Bessel

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BESSEL’S EQUATION AND BESSEL FUNCTIONS:
The differential equation


2
d
y
dy
2
2
2
x
 x  x n y 0
2
dx
dx
(1)
where n is a parameter, is called Bessel’s
Equation of Order n.
Any solution of Bessel’s Equation of Order n
is called a Bessel Function of Order n.
Bessel’s Equation and Bessel’s Functions
occur in connection with many problems
of physics and engineering, and there is
an extensive literature dealing with the
theory and application of this equation
and its solutions.
If n=0 Equation (1) is equivalent to the
equation
2
d y dy
x

 xy  0
2
dx
dx
(2)
which is called Bessel’s Equation of Order
Zero.
The general Solution of Equation (2)
is given by :
y  A J 0 ( x)  B Y0 ( x)
where A and B are arbitrary constants,
and J 0 is called the Bessel Function
of the First Kind of Order Zero.
Y0 is called the Bessel Function of the
Second Kind of Order Zero.
The functions J0 and Y0 have been
studied extensively and tabulated.
Many of the interesting properties of
these functions are indicated by their
graphs.
The general Solution of Equation (1)
is given by :
y  A J n ( x)  B Yn ( x)
where A and B are arbitrary constants, and
J n is called the
Bessel Function of the First Kind of Order n.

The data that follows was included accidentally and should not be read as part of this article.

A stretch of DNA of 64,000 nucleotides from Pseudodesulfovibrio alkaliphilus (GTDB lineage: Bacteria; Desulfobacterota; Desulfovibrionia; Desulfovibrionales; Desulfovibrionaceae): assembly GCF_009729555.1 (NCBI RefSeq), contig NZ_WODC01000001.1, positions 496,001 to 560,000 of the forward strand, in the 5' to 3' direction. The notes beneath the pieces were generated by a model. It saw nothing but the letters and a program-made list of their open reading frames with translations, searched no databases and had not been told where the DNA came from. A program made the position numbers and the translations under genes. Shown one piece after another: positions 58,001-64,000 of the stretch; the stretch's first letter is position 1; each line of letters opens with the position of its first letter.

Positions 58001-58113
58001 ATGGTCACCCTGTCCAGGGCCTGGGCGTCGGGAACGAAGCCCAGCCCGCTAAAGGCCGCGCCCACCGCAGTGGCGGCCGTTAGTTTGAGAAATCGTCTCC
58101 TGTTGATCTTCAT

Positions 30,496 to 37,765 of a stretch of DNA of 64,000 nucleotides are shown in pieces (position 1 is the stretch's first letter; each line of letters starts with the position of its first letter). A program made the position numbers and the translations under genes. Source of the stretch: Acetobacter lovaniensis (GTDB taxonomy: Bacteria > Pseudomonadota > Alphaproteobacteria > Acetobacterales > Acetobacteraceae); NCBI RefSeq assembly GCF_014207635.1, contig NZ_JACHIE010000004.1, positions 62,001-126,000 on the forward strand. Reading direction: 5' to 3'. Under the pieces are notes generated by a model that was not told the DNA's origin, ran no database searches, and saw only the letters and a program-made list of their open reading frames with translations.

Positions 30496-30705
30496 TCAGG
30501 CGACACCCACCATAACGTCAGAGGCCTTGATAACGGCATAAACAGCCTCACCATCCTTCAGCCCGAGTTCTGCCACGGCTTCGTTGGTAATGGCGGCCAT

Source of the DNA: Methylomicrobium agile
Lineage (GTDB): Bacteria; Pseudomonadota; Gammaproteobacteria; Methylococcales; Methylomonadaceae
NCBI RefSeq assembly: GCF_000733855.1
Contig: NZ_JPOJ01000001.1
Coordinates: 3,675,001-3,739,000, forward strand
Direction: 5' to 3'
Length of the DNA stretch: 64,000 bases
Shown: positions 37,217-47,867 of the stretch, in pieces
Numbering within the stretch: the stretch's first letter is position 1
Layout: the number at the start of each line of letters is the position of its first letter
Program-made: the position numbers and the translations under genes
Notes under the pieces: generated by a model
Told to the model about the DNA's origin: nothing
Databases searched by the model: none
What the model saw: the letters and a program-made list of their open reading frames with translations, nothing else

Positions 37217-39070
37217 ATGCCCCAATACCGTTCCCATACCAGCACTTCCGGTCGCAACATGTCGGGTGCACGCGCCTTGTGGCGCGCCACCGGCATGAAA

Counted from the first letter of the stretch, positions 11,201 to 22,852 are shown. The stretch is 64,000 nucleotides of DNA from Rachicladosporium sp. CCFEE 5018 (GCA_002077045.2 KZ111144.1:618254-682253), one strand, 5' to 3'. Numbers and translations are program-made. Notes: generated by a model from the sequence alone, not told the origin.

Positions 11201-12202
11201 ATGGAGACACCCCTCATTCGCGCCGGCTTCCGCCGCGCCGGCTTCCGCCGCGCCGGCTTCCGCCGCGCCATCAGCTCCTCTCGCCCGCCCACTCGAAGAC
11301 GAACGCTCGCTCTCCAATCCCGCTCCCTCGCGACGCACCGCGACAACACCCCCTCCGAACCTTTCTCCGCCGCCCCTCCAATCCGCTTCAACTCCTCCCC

Bessel Functions of the first kind of
order n
 is called the Gamma Function

(n)   t
n 1 t
0
e dt for n 0
(n  1)  n(n)
(n  1)  n! ; if n  0,1,2,.....where 0! 1
(n  1)
 ( n) 
for n0
n
Bessel Functions of the first kind of
order n
For n=0,1 we have
Y is called the Bessel Function of the
Second Kind of Order n.
n
 is Euler’s Constant and is defined by
1
 1 1

  lim1    ...   ln n   0.5772
n 
n
 2 3

For n=0
General Solution of
Bessel Differential Equation
Generating Function for Jn(x)
Recurrence Formulas forBessel Functions
Bessel Functions of Order Equal to
Half and Odd Integer
In this case the functions are expressible in
terms of sines and cosines.
For further results use the recurrence formula.
Bessels Modified Differential
Equations
Solutions of this equation are called modified
Bessel functions of order n.
Modified Bessels Functions of the
First Kind of Order n
Modified Bessels Functions of the
First Kind of Order n
Modified Bessels Functions of the
First Kind of Order n
Modified Bessels Functions of the
Second Kind of Order n
Modified Bessels Functions of the
Second Kind of Order n
Modified Bessels Functions of the
Second Kind of Order n
General Solution of
Bessel’s Modified Equation
Generating Function for In(x)
Recurrence Formulas for
Modified Bessel Functions
Recurrence Formulas for
Modified Bessel Functions
Modified Bessel Functions of Order
Equal to Half and Odd Integer
In this case the functions are expressible in
terms of hyperbolic sines and cosines.
Modified Bessel Functions of Order
Equal to Half and Odd Integer
For further results use the recurrence formula.
Results for
are obtained from
Modified Bessel Functions of Order
Equal to Half and Odd Integer
Graphs of Bessel Functions
J 0 (0)  1
J 1 ( 0)  0
Y0 (0)  
Y1 (0)  
I1 (0)  0
I o (0)  1
K 0 (0)  
K1 (0)  
Indefinite Integrals Involving
Bessel Functions
Indefinite Integrals Involving
Bessel Functions
Indefinite Integrals Involving
Bessel Functions
Indefinite Integrals Involving
Bessel Functions
Definite Integrals Involving
Bessel Functions
Definite Integrals Involving
Bessel Functions
A General Differential Equation